The dynamics of the CHO host cell protein profile during clarification and protein A capture in a platform antibody purification process

Authors

  • Catherine E.M. Hogwood,

    1. Centre for Molecular Processing and School of Biosciences, University of Kent, Canterbury, Kent CT2 7NJ, UK; telephone: +44-1227-823746; fax: +44-1227-763912
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  • Andrew S. Tait,

    1. Advanced Centre for Biochemical Engineering, Department of Biochemical Engineering, University College London, Torrington Place, London WC1E 7JE, UK; telephone: +44-2076792374; fax: +44-2079160703
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  • Nadejda Koloteva-Levine,

    1. Centre for Molecular Processing and School of Biosciences, University of Kent, Canterbury, Kent CT2 7NJ, UK; telephone: +44-1227-823746; fax: +44-1227-763912
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  • Daniel G. Bracewell,

    Corresponding author
    1. Advanced Centre for Biochemical Engineering, Department of Biochemical Engineering, University College London, Torrington Place, London WC1E 7JE, UK; telephone: +44-2076792374; fax: +44-2079160703
    • Advanced Centre for Biochemical Engineering, Department of Biochemical Engineering, University College London, Torrington Place, London WC1E 7JE, UK; telephone: +44-2076792374; fax: +44-2079160703.
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  • C. Mark Smales

    Corresponding author
    1. Centre for Molecular Processing and School of Biosciences, University of Kent, Canterbury, Kent CT2 7NJ, UK; telephone: +44-1227-823746; fax: +44-1227-763912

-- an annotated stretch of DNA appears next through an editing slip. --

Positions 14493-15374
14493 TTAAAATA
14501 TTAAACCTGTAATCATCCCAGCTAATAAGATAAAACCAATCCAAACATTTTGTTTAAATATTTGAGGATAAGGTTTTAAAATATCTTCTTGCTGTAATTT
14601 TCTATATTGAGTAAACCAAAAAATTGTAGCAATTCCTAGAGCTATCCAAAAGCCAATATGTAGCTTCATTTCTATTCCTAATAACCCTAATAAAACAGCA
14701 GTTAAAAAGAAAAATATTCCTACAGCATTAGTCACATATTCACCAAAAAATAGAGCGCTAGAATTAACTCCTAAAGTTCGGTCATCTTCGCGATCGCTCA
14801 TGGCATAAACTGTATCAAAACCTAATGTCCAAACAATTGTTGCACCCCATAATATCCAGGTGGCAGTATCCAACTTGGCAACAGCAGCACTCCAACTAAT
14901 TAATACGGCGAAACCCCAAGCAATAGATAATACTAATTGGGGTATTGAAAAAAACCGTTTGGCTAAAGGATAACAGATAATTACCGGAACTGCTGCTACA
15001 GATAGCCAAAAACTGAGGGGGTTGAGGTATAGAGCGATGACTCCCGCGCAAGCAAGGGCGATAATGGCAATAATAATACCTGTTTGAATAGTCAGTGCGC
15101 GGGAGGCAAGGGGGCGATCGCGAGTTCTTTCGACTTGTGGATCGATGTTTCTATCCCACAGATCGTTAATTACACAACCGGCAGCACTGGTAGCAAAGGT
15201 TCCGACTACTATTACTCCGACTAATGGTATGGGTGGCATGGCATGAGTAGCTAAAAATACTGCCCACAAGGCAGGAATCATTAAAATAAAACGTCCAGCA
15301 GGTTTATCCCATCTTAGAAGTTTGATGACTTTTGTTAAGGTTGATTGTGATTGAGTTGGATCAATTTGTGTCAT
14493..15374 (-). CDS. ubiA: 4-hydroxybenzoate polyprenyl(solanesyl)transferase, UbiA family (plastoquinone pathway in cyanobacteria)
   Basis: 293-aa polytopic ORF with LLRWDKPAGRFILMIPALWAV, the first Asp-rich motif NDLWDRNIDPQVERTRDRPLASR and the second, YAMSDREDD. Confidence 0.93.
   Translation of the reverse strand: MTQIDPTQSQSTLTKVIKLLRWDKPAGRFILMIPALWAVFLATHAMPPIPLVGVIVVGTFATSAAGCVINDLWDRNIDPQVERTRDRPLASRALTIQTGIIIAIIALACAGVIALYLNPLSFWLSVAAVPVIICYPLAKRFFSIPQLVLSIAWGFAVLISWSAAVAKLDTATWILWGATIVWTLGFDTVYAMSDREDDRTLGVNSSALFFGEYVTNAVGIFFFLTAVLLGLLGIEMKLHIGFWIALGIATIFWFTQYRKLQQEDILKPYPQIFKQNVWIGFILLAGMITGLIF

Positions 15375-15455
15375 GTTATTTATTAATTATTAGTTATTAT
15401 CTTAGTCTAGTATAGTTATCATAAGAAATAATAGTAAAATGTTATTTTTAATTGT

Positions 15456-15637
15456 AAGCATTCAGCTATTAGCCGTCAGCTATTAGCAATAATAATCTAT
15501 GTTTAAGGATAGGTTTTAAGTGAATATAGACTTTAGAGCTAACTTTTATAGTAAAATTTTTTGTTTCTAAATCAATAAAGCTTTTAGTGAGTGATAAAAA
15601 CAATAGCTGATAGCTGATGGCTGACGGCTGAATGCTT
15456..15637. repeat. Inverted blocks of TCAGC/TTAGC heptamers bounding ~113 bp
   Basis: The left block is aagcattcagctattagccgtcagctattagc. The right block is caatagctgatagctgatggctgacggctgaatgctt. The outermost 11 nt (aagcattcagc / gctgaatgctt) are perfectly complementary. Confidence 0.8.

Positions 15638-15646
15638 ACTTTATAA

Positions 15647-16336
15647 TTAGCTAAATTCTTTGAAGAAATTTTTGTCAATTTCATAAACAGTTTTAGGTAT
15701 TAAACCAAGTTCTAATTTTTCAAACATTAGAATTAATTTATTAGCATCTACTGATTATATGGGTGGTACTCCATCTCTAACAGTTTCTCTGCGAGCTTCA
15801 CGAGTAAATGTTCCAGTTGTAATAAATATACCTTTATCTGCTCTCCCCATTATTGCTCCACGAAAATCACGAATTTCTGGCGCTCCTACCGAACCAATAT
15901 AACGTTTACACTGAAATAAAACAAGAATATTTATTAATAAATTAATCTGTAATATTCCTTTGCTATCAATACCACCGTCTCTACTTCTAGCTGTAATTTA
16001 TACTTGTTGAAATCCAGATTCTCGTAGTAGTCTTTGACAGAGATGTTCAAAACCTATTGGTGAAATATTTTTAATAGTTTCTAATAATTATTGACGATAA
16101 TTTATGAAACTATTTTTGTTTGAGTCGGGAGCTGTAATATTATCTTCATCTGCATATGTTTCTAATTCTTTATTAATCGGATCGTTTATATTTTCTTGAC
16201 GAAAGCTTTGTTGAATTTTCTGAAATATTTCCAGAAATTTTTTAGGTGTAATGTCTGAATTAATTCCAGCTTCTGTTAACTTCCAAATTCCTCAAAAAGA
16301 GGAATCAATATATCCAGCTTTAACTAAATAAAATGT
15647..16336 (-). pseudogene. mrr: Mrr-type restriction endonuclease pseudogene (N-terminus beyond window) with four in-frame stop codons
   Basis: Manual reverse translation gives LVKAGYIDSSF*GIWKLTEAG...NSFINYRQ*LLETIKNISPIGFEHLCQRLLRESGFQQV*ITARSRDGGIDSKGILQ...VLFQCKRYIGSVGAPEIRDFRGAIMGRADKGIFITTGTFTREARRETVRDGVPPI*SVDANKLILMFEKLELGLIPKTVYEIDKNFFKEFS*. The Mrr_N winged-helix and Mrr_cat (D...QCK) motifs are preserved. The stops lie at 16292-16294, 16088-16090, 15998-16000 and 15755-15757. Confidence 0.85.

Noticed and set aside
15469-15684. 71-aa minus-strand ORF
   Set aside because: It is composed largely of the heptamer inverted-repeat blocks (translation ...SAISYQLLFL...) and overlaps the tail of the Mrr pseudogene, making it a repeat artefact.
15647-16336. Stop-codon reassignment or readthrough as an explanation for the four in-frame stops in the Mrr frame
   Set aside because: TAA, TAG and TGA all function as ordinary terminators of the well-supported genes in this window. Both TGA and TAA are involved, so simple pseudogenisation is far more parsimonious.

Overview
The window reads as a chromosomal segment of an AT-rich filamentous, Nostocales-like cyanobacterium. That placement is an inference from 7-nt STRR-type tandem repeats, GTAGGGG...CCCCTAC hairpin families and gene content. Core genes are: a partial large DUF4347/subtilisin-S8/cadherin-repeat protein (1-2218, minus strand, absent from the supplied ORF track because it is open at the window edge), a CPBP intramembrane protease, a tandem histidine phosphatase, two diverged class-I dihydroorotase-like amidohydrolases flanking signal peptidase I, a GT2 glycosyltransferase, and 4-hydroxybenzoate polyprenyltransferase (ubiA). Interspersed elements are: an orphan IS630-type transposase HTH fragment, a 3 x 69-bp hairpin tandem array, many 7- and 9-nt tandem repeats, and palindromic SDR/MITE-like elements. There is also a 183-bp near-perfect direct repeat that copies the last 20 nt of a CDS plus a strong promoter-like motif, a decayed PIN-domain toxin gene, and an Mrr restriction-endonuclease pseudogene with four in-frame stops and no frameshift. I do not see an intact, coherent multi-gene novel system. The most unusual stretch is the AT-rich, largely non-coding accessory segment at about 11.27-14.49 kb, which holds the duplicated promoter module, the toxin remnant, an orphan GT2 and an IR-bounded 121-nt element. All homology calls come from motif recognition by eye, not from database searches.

• Centre for Molecular Processing and School of Biosciences, University of Kent, Canterbury, Kent CT2 7NJ, UK; telephone: +44-1227-823746; fax: +44-1227-763912.
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  • Catherine E.M. Hogwood and Andrew S. Tait contributed equally towards this publication.

Abstract

Recombinant protein products such as monoclonal antibodies (mAbs) for use in the clinic must be clear of host cell impurities such as host cell protein (HCP), DNA/RNA, and high molecular weight immunogenic aggregates. Despite the need to remove and monitor HCPs, the nature, and fate of these during downstream processing (DSP) remains poorly characterized. We have applied a proteomic approach to investigate the dynamics and fate of HCPs in the supernatant of a mAb producing cell line during early DSP including centrifugation, depth filtration, and protein A capture chromatography. The primary clarification technique selected was shown to influence the HCP profile that entered subsequent downstream steps. MabSelect protein A chromatography removed the majority of contaminating proteins, however using 2D-PAGE we could visualize not only the antibody species in the eluate (heavy and light chain) but also contaminant HCPs. These data showed that the choice of secondary clarification impacts upon the HCP profile post-protein A chromatography as differences arose in both the presence and abundance of specific HCPs when depth filters were compared. A number of intracellularly located HCPs were identified in protein A elution fractions from a Null cell line culture supernatant including the chaperone Bip/GRP78, heat shock proteins, and the enzyme enolase. We demonstrate that the selection of early DSP steps influences the resulting HCP profile and that 2D-PAGE can be used for monitoring and identification of HCPs post-protein A chromatography. This approach could be used to screen cell lines or hosts to select those with reduced HCP profiles, or to identify HCPs that are problematic and difficult to remove so that cell-engineering approaches can be applied to reduced, or eliminate, such HCPs. Biotechnol. Bioeng. 2013; 110: 240–251. © 2012 Wiley Periodicals, Inc.

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